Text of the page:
The Defense Department is considering yet another move to the commercial cloud.
DOD wants to move its Defense Agencies Initiative — an enterprise resource planning system that integrates financial management and accounting components for the various non-military “4th Estate” defense support agencies — to some sort of cloud environment, a new request for information issued over the weekend explains.
The DAI program management office at the Defense Logistics Agency “is evaluating alternative hosting solutions to improve service level response, reduce hosting costs, and increase efficiencies in system performance,” says the RFI. “As DAI matures into full deployment, the program is closely examining cloud solutions, which can provide the program with the ability to respond more swiftly to new technology advancements.”
The PMO is requesting information on commercial infrastructure-as-a-service, platform-as-a-service and software-as-a-service models to evaluate, as well as a variety of deployment models, like public, private, hybrid and community cloud environments.
Currently, the DAI system is based on Oracle’s E-Business Suite R12 and its Federal Financials program, which is implemented at 23 DOD agencies. The system is hosted in the Defense Information System Agency’s data centers. Though DISA hosts DAI, the agency isn’t currently integrated as a user. The Pentagon plans to move onboard DISA and the Defense Commissary Agency to the platform within the next three years.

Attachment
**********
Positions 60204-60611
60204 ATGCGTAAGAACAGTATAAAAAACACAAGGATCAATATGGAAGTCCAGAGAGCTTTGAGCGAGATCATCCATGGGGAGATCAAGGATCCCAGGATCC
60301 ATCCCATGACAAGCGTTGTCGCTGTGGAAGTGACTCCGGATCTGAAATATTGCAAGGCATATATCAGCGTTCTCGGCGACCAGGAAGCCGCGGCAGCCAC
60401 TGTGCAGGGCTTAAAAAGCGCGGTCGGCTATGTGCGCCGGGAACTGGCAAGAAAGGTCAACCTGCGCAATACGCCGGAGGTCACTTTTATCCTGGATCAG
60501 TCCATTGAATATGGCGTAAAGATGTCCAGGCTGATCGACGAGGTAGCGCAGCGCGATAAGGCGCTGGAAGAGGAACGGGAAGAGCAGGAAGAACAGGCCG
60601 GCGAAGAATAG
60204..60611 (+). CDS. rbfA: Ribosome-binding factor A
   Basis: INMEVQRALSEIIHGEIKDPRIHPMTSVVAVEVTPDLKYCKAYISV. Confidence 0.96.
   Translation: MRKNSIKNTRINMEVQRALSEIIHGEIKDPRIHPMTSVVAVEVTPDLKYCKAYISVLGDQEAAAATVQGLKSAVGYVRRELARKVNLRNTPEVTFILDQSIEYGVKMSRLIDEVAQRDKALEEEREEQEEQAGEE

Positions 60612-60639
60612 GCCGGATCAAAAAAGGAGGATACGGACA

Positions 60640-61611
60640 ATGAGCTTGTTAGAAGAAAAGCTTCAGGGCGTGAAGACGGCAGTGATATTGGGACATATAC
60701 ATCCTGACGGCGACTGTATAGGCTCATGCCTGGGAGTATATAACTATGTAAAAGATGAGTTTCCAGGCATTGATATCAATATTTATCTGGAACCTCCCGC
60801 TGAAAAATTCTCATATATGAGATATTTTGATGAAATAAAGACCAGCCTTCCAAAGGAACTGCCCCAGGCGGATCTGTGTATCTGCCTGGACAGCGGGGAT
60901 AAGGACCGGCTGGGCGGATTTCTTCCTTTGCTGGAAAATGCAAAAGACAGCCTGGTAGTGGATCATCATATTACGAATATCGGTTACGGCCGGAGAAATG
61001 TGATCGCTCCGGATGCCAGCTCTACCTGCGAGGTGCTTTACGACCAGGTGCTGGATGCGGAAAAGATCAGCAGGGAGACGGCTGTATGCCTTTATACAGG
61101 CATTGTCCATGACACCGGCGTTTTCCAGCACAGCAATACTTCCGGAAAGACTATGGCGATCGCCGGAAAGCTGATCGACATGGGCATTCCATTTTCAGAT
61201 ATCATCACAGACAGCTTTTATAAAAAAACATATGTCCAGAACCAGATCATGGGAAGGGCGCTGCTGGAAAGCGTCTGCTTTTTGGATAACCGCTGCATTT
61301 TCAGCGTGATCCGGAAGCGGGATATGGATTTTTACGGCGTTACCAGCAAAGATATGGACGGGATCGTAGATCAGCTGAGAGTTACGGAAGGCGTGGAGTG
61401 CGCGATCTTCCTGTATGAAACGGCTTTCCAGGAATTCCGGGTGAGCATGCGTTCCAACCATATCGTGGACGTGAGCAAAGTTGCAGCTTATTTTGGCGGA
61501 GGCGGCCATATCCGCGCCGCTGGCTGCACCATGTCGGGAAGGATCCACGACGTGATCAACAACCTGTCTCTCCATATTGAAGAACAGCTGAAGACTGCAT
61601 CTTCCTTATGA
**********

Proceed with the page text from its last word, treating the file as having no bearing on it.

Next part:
DOD intends to continue using Oracle’s software, requiring interested vendors to explain how they would integrate with the platform’s guidelines and requirements, now and into the future. To be considered, vendors must also have experience working with DOD’s Risk Management Framework and be authorized to handle impact level 4 data, which is controlled, unclassified information — the most sensitive of DOD’s unclassified information.
Vendors have until May 30 to issue their responses.
The RFI comes as DOD looks to later this year award a massive contract for a enterprisewide, commercial cloud migration under the Joint Enterprise Defense Infrastructure program. That multibillion-dollar acquisition is positioned to stretch across the entire expanse of DOD to include business functions, like those involved in the DAI system, but also those that extend to the battlefield to enhance warfighter lethality. It, however, has been shrouded in controversy because, despite the massive size of the contract, DOD plans to issue a 10-year single award.